Oireachtas Joint and Select Committees
Thursday, 20 September 2018
Joint Oireachtas Committee on Climate Action
Third Report of the Citizens' Assembly: Engagement with Ms Marie Donnelly
I thank Ms Donnelly for her presentation. It is quite inspiring because she has given us examples of countries such as the Netherlands and Germany where it all seems so easy. There are so many different mechanisms to generate energy and to work towards energy security. We are here on the island of Ireland and we have probably the best wind in Europe available on the western seaboard. We have the potential for solar energy and we are good at research and development, and innovation.
Having listened to Ms Donnelly, I am wondering why we are not doing it. We have every opportunity. We must become energy secure. We must decarbonise, without a doubt. In my local pub, we talk about the weather. We do not talk about the climate, but I can guarantee that we talk regularly about weather. How do we change the conversation? How do we use the best of the Irish to move towards energy security and decarbonise? The targets are there. We are not meeting them. Many of us are very frustrated. If a person has an examination, he or she sets himself or herself a target, and to proceed and to progress, that person needs to reach that target. We are not doing that. There is frustration in our communities. We see that one good example, Tipperary Energy Agency, and we are looking forward to visiting it. Ms Donnelly is correct that it should be rolled out to all the local authorities. Why has it not? It is not that the Tipperary Energy Agency was formed yesterday. It has been in operation for a number of years. Why is it not happening throughout Ireland?
Ms Donnelly spoke about economies of scale around retrofit in the Netherlands. We have some retrofitting and again Tipperary Energy Agency is excellent on super-homes. Why is there not a programme to do that en masseto get the efficiencies instead of this happening one by one in communities, thus not creating the efficiencies of scale? My central question is the reason for the resistance. What is the problem in Ireland that does not allow us make the steps and get traction because we are not making the necessary progress? I would be interested to hear Ms Donnelly's response.
Some 97 per cent of the members of the Citizens' Assembly recommended that a new independent body be formed as a matter of urgency with new powers and functions in legislation to address climate change urgently, and twice I have used the word "urgently". In her opening statement Ms Donnelly suggested, and I agree, that the senior officials in Departments should work together and present a document each quarter. In respect of that recommendation, does Ms Donnelly think we should have independent body and have the cross-departmental senior officials producing transparent and open reports to allow for the process that my colleague, Senator Devine, mentioned of building the awareness and getting greater understanding? At present, marine spatial planning is not in place nor is the foreshore consenting licence. There are so many opportunities and so many steps that we need to take but we are not taking them.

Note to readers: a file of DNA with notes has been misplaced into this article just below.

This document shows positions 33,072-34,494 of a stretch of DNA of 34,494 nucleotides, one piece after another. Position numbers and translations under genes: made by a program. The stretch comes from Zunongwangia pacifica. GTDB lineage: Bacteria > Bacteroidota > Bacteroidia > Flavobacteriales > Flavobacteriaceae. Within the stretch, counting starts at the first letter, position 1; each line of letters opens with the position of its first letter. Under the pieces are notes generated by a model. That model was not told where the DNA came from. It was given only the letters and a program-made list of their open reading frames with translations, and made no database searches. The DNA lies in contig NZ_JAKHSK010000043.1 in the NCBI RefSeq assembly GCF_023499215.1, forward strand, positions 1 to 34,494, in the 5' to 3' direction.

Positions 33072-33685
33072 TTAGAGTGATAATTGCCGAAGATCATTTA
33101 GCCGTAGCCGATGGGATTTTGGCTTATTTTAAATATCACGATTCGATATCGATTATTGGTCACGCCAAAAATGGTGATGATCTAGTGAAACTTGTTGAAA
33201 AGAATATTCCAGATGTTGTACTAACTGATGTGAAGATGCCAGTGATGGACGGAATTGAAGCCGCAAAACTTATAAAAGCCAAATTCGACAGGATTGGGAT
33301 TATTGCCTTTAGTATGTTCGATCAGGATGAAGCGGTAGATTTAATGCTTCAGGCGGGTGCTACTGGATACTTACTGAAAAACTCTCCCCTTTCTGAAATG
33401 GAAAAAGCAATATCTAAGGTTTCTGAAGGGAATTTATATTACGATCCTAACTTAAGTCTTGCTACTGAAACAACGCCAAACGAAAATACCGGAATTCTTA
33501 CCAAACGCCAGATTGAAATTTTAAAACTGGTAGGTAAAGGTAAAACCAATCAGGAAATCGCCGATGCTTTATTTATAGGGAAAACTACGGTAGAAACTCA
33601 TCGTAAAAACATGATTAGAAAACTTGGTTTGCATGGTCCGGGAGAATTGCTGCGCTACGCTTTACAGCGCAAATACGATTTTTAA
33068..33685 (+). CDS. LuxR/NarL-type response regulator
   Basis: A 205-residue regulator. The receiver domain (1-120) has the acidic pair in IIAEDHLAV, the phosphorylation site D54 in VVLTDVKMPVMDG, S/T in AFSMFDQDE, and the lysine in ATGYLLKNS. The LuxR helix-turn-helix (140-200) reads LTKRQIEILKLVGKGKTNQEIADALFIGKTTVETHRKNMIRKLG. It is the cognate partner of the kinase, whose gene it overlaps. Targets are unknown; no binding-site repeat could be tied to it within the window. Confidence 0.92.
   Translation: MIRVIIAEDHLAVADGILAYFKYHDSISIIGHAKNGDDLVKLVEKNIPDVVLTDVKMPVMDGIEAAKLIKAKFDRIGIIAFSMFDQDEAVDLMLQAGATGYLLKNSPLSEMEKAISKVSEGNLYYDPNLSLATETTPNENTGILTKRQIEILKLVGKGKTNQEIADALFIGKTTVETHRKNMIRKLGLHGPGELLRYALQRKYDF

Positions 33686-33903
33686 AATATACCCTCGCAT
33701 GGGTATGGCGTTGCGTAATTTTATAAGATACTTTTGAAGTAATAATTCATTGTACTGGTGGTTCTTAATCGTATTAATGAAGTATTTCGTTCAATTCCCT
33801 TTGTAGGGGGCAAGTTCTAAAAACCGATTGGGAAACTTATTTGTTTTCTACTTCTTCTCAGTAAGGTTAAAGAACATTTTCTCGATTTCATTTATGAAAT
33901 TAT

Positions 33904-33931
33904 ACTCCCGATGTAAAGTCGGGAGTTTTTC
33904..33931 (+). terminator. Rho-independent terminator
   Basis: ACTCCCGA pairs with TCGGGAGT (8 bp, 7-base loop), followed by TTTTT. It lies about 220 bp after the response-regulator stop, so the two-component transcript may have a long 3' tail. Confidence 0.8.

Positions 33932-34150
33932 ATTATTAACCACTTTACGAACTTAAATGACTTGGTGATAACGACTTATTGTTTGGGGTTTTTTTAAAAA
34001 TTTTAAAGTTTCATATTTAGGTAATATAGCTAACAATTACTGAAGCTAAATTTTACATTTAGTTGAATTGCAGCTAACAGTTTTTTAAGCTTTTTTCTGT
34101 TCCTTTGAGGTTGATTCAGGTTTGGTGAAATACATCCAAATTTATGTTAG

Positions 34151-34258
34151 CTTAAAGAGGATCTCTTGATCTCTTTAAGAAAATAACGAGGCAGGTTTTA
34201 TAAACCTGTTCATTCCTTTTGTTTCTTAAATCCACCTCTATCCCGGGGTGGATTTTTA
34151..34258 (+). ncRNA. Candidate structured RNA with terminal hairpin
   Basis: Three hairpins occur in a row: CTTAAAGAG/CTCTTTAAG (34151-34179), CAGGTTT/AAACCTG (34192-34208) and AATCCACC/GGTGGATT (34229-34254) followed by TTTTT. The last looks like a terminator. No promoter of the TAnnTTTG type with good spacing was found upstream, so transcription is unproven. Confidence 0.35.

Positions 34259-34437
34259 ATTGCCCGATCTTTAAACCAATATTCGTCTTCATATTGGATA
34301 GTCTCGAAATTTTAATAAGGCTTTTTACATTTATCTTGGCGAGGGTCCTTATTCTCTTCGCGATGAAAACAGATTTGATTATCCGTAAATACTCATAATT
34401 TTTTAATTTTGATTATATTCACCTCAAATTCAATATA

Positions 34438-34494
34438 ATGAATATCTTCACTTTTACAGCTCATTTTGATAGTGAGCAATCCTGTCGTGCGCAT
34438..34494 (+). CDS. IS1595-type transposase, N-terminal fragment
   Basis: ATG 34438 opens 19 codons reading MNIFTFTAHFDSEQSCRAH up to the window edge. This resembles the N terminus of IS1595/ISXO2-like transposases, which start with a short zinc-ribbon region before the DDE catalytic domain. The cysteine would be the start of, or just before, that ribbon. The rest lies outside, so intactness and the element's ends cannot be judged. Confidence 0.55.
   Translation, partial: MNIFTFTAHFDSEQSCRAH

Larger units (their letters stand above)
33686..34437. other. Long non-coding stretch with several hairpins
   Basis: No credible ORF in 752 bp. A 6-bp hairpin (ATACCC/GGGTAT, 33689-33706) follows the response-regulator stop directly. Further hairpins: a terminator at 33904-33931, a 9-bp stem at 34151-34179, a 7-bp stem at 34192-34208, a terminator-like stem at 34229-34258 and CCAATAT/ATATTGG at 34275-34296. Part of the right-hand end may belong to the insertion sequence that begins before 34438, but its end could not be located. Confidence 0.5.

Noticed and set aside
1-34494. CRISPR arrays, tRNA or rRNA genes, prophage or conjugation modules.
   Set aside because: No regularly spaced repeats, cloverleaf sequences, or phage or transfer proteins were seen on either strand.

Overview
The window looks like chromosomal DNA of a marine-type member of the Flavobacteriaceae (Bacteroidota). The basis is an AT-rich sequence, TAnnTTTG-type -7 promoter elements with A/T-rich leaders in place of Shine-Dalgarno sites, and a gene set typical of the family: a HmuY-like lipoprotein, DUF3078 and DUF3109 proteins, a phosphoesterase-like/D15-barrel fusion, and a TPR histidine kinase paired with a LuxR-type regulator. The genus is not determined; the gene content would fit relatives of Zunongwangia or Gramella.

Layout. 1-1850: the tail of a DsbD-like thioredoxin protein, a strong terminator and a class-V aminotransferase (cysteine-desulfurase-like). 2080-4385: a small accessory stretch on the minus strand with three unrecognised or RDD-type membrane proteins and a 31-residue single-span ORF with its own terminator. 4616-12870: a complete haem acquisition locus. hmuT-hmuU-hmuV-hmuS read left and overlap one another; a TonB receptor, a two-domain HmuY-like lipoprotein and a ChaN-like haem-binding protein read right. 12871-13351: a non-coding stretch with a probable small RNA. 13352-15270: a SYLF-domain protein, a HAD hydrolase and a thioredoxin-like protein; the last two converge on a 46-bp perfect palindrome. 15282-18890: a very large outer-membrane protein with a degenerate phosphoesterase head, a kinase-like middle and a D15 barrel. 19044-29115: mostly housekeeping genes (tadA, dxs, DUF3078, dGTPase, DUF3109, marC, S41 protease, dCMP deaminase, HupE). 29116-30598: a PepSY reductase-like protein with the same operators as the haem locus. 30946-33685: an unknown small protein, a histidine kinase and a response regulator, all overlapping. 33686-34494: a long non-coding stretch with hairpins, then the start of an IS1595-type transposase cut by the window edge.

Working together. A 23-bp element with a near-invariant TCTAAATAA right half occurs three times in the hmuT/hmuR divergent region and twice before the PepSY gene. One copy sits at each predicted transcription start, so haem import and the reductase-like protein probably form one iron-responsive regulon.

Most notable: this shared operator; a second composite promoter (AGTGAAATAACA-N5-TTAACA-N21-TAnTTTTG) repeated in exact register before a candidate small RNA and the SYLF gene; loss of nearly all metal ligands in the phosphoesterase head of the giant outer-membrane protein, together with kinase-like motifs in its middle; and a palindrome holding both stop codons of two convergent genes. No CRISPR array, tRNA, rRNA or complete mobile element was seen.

My final question is on marine capacity. We have a great maritime capacity, more so than most other European countries. We should be developing offshore windfarms. I have friends who work in the offshore sector in the North Sea and I hear of the benefits in terms of job creation, not to mention the benefits of clean and renewable energy. In terms of carbon sequestration, is there anything we could do with the sea all around us? I am thinking about is seaweed. Seaweed is a marine plant and could be beneficial in terms of carbon sequestration. The Government is talking about licensing aquaculture that will deplete our seaweed resources, such as the large kelp forest in Bantry Bay. Should there be a cessation of that immediately with regard to our climate potential?